So if you are dealing with a client who is always demanding financial concession, for instance, take a look at how that is impacting your values. If you value creativity or service, for example – there is a cost involved in bringing them to life. You owe it to yourself, your brand and your team to hold the line on those values, and stand firm in asking the customer to honor them too – by paying an appropriate amount.  If they decline, you may have to let the customer go. But many times it actually helps them to feel better about the product or service they are receiving when they are asked to pay an amount that is in better alignment with its true worth.


This also means your employees will realize that your brand stands for something they can believe in and benefit from. Slowly you will see any individual who doesn’t resonate with your values depart from the team, and those who do will be thrilled to join.


Clearly Communicate Your Boundaries

Unfortunately, when we feel we have been burned, we tend to become defensive in our communications. We also project our fears of repeating the past experience onto our next customers or employee. So we create rules, and legal documents that put everyone on notice that we won’t stand for that sort of abuse. I feel dirty just thinking about when I did that myself. It keeps us in a victim role, expecting the worst of everyone.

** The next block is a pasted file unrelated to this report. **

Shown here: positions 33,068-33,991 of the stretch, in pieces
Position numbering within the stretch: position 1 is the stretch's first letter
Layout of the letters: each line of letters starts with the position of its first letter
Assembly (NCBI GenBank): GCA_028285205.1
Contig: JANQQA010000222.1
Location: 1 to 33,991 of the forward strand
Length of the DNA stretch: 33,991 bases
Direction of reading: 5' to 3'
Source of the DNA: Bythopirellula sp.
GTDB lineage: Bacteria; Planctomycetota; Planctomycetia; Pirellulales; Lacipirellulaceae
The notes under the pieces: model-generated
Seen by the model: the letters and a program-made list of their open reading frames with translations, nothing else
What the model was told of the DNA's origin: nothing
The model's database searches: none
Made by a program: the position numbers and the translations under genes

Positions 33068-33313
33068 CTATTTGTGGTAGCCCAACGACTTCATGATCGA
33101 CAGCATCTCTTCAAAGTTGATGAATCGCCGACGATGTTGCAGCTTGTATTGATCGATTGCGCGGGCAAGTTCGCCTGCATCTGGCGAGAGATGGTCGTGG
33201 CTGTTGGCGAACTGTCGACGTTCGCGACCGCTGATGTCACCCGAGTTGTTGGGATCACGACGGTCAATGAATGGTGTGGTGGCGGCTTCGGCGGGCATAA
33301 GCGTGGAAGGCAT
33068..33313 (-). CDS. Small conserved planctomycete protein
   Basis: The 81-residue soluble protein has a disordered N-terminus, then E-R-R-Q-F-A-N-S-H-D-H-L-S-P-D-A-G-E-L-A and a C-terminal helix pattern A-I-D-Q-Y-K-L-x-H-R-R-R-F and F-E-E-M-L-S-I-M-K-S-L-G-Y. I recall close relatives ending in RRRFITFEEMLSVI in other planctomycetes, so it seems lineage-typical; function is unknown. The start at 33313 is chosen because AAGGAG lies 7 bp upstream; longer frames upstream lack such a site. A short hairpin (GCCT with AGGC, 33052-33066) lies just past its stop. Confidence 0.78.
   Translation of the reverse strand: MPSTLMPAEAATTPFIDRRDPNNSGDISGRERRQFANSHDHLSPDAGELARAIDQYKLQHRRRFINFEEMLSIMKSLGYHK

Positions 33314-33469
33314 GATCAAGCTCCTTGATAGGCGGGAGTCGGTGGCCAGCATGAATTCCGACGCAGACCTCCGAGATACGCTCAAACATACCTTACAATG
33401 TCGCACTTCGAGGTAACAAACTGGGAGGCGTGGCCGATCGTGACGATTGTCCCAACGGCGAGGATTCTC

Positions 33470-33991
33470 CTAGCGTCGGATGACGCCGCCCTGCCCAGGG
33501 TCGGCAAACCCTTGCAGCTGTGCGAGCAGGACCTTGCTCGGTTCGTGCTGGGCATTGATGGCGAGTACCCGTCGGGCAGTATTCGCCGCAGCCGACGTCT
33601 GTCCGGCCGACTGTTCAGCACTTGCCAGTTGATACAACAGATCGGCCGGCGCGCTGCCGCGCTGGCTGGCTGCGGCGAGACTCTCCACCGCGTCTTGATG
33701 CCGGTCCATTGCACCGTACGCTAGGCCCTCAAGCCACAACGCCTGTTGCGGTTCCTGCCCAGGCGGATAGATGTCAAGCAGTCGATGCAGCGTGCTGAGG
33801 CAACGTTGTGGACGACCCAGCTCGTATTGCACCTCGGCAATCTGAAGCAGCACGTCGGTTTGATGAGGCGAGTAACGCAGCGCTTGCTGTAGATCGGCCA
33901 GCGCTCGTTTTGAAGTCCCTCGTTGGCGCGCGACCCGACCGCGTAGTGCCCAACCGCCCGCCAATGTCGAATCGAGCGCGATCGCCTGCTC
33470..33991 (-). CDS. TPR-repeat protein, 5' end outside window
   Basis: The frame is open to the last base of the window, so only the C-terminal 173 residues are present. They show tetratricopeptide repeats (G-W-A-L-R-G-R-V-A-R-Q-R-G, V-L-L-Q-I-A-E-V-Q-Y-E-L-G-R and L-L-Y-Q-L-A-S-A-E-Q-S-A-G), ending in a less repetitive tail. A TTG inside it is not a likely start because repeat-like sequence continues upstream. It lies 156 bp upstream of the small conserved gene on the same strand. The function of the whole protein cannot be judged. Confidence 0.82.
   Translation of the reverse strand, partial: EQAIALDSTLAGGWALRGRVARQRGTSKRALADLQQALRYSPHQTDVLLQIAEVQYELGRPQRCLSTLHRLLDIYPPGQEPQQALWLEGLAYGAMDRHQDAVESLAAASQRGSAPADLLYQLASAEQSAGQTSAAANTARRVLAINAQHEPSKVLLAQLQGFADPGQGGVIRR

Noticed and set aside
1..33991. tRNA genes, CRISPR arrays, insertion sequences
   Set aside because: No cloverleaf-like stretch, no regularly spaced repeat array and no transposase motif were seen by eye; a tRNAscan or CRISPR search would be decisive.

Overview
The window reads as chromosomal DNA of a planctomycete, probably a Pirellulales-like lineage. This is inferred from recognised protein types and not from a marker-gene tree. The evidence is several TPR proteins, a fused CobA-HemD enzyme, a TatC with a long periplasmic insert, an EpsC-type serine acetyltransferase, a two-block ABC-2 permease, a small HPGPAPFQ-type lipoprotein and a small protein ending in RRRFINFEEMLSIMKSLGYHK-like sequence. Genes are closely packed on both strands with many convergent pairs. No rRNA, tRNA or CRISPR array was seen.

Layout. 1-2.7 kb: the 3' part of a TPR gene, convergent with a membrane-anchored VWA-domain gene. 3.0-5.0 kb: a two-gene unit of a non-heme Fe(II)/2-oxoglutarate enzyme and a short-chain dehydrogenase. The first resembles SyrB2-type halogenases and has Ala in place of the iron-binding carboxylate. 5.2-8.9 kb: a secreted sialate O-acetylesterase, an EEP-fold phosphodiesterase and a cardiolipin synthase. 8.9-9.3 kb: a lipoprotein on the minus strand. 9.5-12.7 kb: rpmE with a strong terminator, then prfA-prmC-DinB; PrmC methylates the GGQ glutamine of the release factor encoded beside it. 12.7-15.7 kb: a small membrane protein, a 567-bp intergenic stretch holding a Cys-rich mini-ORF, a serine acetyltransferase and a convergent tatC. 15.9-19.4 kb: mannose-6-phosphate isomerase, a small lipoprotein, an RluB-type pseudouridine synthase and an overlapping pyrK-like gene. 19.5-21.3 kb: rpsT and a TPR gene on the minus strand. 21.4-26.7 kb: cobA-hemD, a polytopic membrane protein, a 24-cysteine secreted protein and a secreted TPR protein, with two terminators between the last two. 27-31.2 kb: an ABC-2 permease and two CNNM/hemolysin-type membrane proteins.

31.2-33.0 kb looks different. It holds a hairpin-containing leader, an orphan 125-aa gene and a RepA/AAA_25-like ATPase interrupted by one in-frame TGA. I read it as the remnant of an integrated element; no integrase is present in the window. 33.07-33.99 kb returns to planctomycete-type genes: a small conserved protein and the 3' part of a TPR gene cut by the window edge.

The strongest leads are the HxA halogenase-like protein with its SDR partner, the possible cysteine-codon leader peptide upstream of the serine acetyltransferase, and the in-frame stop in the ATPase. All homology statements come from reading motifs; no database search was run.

We loudly proclaim: You won’t take advantage of me like that!


However, that’s really not the most effective communication plan, as you might have guessed. First, recognize that boundaries are something you set for your brand, not something you set for customers or employees.


You see, they aren’t the ones who actually cross your boundaries. You are.


You cross your own boundaries when you neglect to have a clear plan of action if someone is disrespectful of your boundary.


When you have that clear plan, you let everyone know what to expect.


So, if you need a down payment to begin work, when you send the invoice, say, once we receive your payment, we will immediately begin work. (Then don’t start working until you get it!)


If you charge a certain amount for a product or service, and the new customer wants to haggle, you can certainly discuss what to remove from the project or product to meet their budget, or stand firm on the initial amount. But anything else is crossing your own boundary.


Another big one is setting a boundary around your work schedule and accessibility. If you set a boundary not to work on weekends or after 6pm, for instance, without prior agreement, then don’t answer emails/texts during those hours, and alert clients that to do so will have a financial up-charge.


Communicate your timelines, don’t take on work that is outside of the project scope with addressing it in advance, and provide project updates. This is how you – and your customers – will be able to quickly tell if boundaries are in jeopardy.


Communicate these things as soon in the process as possible, and do it kindly and warmly.


Why Would Anyone Cross Their Own Boundaries?


We erode our own boundaries because we are afraid. Period.

We are afraid we don’t have enough business.

We are afraid we aren’t good enough to ask for higher fees.

We are afraid we aren’t growing fast enough.

We are afraid if we don’t, a competitor will.

We are afraid of failing.

The price of letting this fear run our brands is putting our power into someone else’s hands. It might not kill your brand, but it will certainly relegate you to a dissatisfying,

overwhelming process. You will feel like a victim, hampering your ability to grow and adapt.

Boundaries are healthy. They help individuals and brands move forward with purpose and power.